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a mountain of Samaria, about 3,000 feet above the Mediterranean
It was on the left of the valley containing the ancient town of Shechem, on the way to Jerusalem. It stood over against Mount Ebal, the summits of these mountains being distant from each other about 2 miles (Deuteronomy 27; Joshua 8:30-35).
On the slopes of this mountain the tribes descended from the handmaids of Leah and Rachel, together with the tribe of Reuben, were gathered together, and gave the responses to the blessing pronounced as the reward of obedience, when Joshua in the valley below read the whole law in the hearing of all the people; as those gathered on Ebal responded with a loud Amen to the rehearsal of the curses pronounced on the disobedient.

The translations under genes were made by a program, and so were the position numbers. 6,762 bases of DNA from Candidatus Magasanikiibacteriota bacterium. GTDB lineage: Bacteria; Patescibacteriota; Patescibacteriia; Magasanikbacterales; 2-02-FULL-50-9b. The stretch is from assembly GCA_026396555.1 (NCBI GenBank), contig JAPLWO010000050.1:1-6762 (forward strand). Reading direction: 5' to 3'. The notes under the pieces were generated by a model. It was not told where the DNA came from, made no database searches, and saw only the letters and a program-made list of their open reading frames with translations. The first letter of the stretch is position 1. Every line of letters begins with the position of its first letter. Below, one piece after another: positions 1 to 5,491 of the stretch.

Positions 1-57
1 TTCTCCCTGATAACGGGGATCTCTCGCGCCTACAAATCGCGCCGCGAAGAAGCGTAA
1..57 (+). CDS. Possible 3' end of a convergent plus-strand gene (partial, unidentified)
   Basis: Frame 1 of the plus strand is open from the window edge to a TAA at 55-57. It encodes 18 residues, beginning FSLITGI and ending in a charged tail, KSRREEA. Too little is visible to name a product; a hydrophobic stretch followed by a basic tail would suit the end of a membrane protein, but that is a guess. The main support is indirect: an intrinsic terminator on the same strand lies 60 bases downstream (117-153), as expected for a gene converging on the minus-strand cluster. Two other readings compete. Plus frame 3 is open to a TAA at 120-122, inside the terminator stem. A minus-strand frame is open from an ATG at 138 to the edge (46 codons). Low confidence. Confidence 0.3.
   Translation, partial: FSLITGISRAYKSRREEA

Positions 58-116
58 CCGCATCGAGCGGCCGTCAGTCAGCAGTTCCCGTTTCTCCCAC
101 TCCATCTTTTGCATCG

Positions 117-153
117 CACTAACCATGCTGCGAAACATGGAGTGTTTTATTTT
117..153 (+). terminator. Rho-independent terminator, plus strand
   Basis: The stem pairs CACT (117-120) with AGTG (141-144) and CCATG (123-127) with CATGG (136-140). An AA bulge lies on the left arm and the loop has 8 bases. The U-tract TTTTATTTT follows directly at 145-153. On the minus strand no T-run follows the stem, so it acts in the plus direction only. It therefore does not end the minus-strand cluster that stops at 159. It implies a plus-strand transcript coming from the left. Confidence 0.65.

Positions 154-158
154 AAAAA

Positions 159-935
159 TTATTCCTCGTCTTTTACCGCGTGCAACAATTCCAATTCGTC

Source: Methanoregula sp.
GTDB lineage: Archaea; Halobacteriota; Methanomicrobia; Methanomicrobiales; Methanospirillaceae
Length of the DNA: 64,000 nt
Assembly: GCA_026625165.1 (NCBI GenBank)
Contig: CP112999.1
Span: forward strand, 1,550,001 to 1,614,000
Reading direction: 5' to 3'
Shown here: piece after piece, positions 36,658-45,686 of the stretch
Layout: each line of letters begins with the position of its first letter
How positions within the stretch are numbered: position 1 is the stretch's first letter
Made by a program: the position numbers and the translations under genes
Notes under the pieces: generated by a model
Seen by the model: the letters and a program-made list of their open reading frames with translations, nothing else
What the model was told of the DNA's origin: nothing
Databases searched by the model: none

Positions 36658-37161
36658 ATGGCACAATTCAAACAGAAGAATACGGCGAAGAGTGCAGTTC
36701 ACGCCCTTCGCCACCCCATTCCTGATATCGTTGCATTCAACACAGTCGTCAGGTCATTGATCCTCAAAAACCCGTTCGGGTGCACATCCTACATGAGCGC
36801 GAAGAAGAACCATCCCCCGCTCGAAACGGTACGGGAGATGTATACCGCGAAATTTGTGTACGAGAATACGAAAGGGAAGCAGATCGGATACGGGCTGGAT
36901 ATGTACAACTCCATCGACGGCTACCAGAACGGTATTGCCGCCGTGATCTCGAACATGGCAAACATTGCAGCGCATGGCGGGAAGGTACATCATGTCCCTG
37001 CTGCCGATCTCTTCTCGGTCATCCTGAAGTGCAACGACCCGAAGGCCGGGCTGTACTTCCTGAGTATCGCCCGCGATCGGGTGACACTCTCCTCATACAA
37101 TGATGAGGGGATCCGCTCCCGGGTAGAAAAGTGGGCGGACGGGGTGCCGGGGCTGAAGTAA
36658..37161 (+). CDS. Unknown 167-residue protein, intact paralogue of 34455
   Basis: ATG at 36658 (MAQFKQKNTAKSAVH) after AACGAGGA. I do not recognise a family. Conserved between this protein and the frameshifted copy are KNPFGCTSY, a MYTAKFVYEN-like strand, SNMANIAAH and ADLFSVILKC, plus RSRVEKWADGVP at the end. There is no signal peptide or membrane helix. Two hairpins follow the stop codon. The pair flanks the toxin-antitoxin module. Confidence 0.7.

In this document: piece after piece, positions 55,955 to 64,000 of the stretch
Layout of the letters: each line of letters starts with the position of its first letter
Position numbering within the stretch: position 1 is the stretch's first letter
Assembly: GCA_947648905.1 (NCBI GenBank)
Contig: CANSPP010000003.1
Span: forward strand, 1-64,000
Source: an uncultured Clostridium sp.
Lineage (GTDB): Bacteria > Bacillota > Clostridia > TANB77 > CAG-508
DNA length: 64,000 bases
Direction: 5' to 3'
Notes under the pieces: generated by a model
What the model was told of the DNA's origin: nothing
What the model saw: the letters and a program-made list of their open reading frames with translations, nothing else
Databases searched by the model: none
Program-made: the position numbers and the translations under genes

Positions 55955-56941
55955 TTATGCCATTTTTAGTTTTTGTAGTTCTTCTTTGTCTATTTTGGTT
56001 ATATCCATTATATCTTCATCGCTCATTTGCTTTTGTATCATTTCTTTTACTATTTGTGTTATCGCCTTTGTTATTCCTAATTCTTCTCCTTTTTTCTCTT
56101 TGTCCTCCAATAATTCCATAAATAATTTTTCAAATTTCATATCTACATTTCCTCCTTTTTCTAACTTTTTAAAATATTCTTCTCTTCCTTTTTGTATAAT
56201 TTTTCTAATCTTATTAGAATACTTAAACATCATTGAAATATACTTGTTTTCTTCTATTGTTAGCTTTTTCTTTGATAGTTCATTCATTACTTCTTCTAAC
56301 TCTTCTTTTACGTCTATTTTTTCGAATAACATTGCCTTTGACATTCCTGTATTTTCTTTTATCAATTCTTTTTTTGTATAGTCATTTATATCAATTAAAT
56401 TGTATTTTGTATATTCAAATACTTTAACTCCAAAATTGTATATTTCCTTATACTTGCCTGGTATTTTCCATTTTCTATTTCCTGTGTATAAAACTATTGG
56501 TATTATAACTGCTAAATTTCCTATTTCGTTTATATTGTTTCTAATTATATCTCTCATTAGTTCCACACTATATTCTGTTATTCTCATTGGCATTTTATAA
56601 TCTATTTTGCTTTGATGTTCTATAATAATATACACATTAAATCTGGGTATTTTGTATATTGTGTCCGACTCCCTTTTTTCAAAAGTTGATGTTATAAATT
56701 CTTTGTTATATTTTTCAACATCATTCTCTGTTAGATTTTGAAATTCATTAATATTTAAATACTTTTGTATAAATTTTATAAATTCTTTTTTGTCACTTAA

Josephus relates (Ant. 11:8, 2-4) that Sanballat built a temple for the Samaritans on this mountain, and instituted a priesthood, as rivals to those of the Jews at Jerusalem. This temple was destroyed after it had stood two hundred years. It was afterwards rebuilt by Herod the Great. There is a Samaritan tradition that it was the scene of the incident recorded in Genesis 22. There are many ruins on this mountain, some of which are evidently of Christian buildings. To this mountain the woman of Sychar referred in John 4:20.
For centuries Gerizim was the center of political outbreaks. The Samaritans, a small but united body, still linger here, and keep up their ancient ceremonial worship.